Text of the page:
That is borne out by examination of the functions and operation of the Auditor's Office, which further reveals at least a "question" as to whether it is a part of the County. Unlike the School System in Rollins, which was physically separate from the County, maintained a separate payroll, and was under the authority of the school board that had no connections to the County, the Auditor's Office in the present case has far more ties to the County government. The Auditor's office is located in the County building along with other County departments. Moreover, in contrast to the situation in Rollins, Fain's paycheck is issued by the County government, not by the Auditor's Office, and the Auditor in this case relied on the County personnel department to handle the administration of Fain's leave. Furthermore, the duties of the Auditor's Office are closely tied to County government. Even the defendant acknowledges that the Auditor provides services to the county, county executive, and county fiscal body. One of the primary functions of the Auditor's Office is to act in a secretarial capacity for the County. See Ind.Code (IC) 36-2-9-7 & 36-2-2-11 (auditor performs duties of clerk of the county executive, including attending all meetings of the county executive and recording the meetings in writing); IC 36-2-9-8 & 36-2-3-6(b) (auditor is clerk of the county fiscal body responsible for keeping an accurate record of proceedings and recording the votes); www.co.wayne.in.us/auditor/ (Wayne County website listing duties of Auditor by category, including secretarial duties which include acting as secretary to the County Commissioners and the County Council.) Other duties include providing notice of County meetings, preparing the budget for the County Council, and engaging in other responsibilities that "impact the financial well-being of county government," which interweave the auditor's position with the County government as a whole. Id. and IC 36-2-9-1 et seq. For instance, money may be paid from the county treasury only upon a warrant drawn by the auditor, but except for certain circumstances delineated by statute, the auditor may only draw a warrant if the county fiscal body has made an appropriation for the money. IC 36-2-9-12 through 36-2-9-17.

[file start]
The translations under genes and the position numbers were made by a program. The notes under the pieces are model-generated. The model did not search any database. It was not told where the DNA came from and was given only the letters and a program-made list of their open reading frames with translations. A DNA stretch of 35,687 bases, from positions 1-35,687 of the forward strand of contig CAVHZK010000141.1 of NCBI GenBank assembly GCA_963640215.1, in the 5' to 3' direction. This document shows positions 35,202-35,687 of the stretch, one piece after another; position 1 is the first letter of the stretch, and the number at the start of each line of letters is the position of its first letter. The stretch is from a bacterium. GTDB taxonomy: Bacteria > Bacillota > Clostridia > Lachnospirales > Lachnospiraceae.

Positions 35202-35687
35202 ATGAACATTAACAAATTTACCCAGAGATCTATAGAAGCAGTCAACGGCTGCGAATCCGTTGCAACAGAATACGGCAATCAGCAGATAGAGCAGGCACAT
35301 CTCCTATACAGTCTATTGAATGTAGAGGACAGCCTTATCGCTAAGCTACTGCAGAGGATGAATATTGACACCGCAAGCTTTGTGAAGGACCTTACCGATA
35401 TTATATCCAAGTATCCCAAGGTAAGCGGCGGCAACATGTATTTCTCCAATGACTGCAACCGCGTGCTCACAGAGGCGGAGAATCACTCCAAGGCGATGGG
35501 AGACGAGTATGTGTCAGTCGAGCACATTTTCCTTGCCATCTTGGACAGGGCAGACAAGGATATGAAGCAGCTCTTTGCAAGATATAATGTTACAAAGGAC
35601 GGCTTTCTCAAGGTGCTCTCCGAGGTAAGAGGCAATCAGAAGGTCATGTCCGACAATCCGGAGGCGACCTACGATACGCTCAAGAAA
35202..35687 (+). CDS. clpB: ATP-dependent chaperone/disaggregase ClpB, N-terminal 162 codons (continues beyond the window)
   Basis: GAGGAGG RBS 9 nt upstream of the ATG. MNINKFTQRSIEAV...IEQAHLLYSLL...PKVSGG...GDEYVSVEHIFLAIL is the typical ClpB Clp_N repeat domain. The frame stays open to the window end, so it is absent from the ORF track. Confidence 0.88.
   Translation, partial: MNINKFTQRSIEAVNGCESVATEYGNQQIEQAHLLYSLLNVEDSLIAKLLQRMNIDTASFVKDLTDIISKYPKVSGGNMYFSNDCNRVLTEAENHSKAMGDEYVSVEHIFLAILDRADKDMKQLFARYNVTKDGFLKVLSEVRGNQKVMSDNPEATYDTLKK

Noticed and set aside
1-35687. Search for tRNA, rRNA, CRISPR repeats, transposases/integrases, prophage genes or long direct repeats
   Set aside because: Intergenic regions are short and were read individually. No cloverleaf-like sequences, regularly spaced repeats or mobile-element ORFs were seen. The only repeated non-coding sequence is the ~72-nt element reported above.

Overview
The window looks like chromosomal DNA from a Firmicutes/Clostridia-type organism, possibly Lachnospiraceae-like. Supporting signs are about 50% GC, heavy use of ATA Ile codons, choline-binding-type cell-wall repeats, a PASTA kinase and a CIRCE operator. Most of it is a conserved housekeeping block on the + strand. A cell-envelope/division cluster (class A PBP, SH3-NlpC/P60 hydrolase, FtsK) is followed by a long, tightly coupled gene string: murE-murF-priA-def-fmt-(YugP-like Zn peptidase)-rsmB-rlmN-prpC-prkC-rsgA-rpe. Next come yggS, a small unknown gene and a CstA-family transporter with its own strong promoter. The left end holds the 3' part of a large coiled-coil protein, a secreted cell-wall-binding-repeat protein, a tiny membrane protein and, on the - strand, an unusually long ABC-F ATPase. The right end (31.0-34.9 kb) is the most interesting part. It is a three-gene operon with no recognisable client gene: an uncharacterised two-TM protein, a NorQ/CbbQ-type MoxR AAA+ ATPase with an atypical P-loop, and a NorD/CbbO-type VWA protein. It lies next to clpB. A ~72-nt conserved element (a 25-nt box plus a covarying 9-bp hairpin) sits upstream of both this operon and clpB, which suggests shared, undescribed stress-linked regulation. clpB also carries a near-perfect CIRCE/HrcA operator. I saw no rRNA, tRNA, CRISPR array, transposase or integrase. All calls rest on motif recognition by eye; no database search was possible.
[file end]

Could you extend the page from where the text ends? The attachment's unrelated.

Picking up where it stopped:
Therefore, the duties of the Auditor's Office relate directly to the functioning and governance of the County, in contrast to Rollins which involved education, a field that the state supreme court had recognized as "essentially a state, rather than a county or municipal, function." City of Harriman v. Roane County, 553 S.W.2d 904, 908 (Tenn.1977), cited in Rollins, 154 F.3d at 630. That distinction is in fact evident in the Census itself. The Census of Governments recognized that of the 15,014 public school systems in the United States in 2002, only 1,508 are classified as agencies of other governments, whereas the remaining 13,506 are independently included in the count of governments. Census at 9. The Census therefore recognized that school systems predominantly are not part of the county, but are independent. The Rollins court merely recognized that given the characteristics of its school system and the state law, the school system in that case fell within the majority rather than the exception. No similar trend exists in the Census for auditor's offices. In fact, although the Census lists a number of entities that should be considered independent rather than agencies of other governments, it does not include auditor's offices among them. That does not mean that an auditor's office will necessarily be a part of another governmental agency, but here there is nothing in either state law or the facts that would establish that the Auditor's Office is a separate public agency rather than a part of the County.
Because state law does not definitively resolve the issue, even under the defendant's interpretation of the regulation we must turn to the Census. All parties agree that the Census supports Fain's position, and therefore the district court improperly granted summary judgment to the defendant on the FMLA issue.
The decision of the district court granting summary judgment to the defendant on the FMLA claim is REVERSED, and the case REMANDED for further proceedings consistent with this opinion.